At the height of the Cuban Missile Crisis, it took nearly twelve hours for Washington to receive Soviet Premier Nikita Khrushchev's initial 3,000-word response to President John F. Kennedy's ultimatum. By the time the White House had written a response, it had received a second, much tougher response. Convinced that faster, more direct communication might have ended the showdown earlier, Kennedy administration officials proposed the hotline to Moscow, which readily embraced the concept. Although few particulars of the hotline are known, it is believed to have been encrypted with a virtually fool-proof system. The hotline was first used during the 1967 Arab-Israeli War to be sure that each side was aware of the other's military moves in response to the crisis.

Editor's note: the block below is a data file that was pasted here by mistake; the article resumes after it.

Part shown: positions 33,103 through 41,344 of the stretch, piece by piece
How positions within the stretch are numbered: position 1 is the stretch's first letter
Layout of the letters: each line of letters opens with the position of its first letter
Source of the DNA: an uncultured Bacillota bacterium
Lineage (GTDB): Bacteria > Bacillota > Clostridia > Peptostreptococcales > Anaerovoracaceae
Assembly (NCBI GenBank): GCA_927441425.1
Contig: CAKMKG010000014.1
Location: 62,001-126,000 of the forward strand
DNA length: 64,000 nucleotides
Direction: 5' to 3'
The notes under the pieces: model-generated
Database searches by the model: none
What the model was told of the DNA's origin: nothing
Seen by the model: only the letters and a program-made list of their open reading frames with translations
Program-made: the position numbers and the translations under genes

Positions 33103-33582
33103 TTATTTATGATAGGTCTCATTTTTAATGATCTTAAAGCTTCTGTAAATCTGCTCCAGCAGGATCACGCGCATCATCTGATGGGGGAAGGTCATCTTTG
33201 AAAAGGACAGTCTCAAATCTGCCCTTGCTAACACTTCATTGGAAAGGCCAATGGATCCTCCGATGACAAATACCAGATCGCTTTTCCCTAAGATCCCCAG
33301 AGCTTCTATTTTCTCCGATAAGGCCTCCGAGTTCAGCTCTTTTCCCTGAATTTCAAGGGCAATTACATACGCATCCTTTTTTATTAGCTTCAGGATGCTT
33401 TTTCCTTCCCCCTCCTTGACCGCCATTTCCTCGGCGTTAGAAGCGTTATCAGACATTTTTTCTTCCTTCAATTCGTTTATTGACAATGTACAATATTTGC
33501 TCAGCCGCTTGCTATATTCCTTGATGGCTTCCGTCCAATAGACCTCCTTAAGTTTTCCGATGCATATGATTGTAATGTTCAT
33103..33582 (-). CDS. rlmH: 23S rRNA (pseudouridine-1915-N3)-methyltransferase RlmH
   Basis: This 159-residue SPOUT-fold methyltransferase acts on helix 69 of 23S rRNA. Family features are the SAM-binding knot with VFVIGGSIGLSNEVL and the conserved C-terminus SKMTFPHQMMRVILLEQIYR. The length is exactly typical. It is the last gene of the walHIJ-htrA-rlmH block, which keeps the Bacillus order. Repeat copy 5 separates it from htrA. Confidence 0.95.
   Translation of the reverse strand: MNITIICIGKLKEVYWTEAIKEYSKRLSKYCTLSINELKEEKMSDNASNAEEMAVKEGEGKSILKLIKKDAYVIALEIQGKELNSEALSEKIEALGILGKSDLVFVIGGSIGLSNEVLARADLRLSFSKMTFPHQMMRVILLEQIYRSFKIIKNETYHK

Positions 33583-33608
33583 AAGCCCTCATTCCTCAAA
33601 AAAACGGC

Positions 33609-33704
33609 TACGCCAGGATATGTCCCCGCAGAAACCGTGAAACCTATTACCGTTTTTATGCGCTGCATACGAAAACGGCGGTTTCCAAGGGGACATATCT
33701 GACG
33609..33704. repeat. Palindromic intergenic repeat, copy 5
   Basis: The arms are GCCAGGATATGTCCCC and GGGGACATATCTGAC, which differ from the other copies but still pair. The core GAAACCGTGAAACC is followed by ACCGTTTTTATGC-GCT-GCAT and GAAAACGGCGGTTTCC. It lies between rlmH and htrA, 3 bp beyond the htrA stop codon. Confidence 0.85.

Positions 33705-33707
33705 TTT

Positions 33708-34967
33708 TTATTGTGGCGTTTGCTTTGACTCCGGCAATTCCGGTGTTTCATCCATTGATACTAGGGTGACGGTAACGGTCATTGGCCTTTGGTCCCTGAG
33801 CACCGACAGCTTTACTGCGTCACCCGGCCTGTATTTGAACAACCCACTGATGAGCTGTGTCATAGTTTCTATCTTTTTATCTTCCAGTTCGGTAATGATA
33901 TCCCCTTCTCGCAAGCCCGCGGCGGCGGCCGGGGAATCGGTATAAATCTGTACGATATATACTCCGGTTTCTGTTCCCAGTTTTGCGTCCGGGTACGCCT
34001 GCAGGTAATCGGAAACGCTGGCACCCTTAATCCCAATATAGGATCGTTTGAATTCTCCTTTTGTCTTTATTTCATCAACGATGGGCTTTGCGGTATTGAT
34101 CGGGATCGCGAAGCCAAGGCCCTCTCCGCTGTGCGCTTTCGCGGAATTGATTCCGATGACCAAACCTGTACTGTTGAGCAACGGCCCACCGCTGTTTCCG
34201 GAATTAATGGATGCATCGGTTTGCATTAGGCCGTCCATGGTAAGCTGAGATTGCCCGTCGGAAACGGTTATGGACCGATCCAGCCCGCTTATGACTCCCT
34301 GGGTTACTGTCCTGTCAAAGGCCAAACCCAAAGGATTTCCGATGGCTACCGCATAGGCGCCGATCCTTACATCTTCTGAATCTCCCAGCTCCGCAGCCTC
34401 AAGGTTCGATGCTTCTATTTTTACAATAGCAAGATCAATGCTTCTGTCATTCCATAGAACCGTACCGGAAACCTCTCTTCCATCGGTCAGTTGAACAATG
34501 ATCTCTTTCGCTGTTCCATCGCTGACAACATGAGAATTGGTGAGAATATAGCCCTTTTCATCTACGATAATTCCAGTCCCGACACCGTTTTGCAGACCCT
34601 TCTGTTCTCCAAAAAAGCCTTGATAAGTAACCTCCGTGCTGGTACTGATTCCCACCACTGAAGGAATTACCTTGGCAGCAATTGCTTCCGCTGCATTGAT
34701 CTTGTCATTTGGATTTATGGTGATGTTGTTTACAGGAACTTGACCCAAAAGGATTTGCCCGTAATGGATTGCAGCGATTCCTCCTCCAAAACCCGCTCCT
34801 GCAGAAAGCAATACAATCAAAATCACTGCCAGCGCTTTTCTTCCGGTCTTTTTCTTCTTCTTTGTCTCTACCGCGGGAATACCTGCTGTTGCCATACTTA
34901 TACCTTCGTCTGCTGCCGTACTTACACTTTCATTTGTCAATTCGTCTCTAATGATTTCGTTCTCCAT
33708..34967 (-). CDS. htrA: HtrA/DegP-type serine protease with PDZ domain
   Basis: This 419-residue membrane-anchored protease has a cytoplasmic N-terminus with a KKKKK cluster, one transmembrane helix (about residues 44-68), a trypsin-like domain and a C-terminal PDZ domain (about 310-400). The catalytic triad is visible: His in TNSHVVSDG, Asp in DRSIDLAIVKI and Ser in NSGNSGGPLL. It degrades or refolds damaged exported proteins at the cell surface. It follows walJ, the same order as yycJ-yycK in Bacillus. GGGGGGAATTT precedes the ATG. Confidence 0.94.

Paul G. Pierpaoli Jr.
Brugioni, Dino A. Eyeball to Eyeball: Inside the Cuban Missile Crisis. New York: Random House, 1993.